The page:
Grandmaster Jhoon Rhee, the acknowledged “father of taekwondo in America”, passed away on April 30, 2018. He was 86.
Mr. Rhee was, of course, the instructor of Allen Steen (at right in the photo above, along with Keith D. Yates, AKBBA High-Dan Chairman). He introduced taekwondo to the US when he arrived in Texas in 1956. His first black belt on American soil was grandmaster Steen who signed up for lessons after an impressive demonstration by Rhee at the University of Texas.
An Rhee was impressive indeed. He could jump in the air and throw three powerful side kicks before hitting the ground. Even in his later years he continued to demonstrate his famous 100 pushups in one minute. Perhaps even more impressive were his contributions to the martial arts community in America and around the world.
He invented the foam sparring gear used in all competitions today. He originated what he called “classical ballet,” performing martial arts forms to music. His many seminars and books on his philosophy affected tens of thousands of students and instructors. When he left Texas for Washington DC, he set up a chain of schools and began to teach celebrities and politicians including Bruce Lee, Chuck Norris, Muhammad Ali, Tony Robbins, Newt Gingrich, and Joe Biden. His hundreds of black belts included champions like Mr. Steen, Pat Burleson, and Jeff Smith.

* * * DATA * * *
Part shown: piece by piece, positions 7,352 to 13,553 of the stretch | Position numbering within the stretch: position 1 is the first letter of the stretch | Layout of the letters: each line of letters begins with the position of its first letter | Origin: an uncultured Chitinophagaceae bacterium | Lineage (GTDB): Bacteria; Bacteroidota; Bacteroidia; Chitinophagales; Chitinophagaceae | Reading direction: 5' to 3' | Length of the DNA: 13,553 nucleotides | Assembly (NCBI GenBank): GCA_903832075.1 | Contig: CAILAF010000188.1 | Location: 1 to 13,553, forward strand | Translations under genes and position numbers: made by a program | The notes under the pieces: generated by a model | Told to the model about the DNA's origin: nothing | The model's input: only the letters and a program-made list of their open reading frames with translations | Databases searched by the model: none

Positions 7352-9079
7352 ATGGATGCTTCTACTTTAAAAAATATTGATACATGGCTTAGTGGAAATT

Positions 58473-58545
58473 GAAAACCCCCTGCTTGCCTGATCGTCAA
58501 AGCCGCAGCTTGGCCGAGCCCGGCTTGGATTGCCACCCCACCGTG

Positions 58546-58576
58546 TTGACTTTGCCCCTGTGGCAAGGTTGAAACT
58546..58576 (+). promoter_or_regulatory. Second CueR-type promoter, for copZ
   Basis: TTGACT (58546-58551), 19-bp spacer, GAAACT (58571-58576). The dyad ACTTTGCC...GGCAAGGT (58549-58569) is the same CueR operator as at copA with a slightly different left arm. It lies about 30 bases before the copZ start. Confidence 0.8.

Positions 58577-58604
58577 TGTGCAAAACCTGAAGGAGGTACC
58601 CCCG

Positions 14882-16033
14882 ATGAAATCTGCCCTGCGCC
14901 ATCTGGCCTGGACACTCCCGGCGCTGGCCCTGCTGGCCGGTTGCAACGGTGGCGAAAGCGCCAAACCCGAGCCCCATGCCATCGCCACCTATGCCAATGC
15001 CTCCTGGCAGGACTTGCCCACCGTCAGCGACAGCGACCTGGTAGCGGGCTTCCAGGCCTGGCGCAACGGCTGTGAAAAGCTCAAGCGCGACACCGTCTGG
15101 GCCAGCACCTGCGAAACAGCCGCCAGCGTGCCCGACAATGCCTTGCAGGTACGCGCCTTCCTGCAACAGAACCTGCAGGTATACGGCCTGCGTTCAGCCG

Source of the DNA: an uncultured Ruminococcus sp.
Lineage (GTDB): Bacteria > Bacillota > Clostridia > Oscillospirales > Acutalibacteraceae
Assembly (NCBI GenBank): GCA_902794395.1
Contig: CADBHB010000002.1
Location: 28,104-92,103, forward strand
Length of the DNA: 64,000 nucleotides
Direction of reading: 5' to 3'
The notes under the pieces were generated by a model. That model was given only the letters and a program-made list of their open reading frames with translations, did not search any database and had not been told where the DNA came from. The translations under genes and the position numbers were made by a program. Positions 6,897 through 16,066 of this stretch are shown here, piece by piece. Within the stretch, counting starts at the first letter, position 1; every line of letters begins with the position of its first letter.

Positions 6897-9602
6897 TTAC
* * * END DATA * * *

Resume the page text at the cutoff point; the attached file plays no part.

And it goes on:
Of course, without Jhoon Rhee, the American Karate Black Belt Association would not exist. The legacy of this great man and martial artist will be carried on by not just taekwondo stylists but by all martial artists worldwide.
Above: Keith D. Yates, High Dan Board Chairman, Rudy Smedley (promoted to 10th dan), Dan Anderson (to 10th dan), board member Roy D. Kurban, Steve Selby (to 9th dan), and Raymond McCallum (to 10th dan) at the AKBBA High Dan promotions held on May 13, 2017. AKBBA founder Allen Steen presided over the ceremony held at Lone Star Taekwondo Academy in Pantego, Texas. Congratulations to these well-deserving martial arts icons and pioneers.
May 13, 2017: Raymond McCallum, Dan Anderson and Rudy Smedley are to be promoted to 10th dan, along with Steve Selby to 9th degree black belt at this rare ceremony. Allen Steen will head up the promotions board. Open to the public but space is limited. Come join in this celebration of four of the most accomplished martial artists in the nation.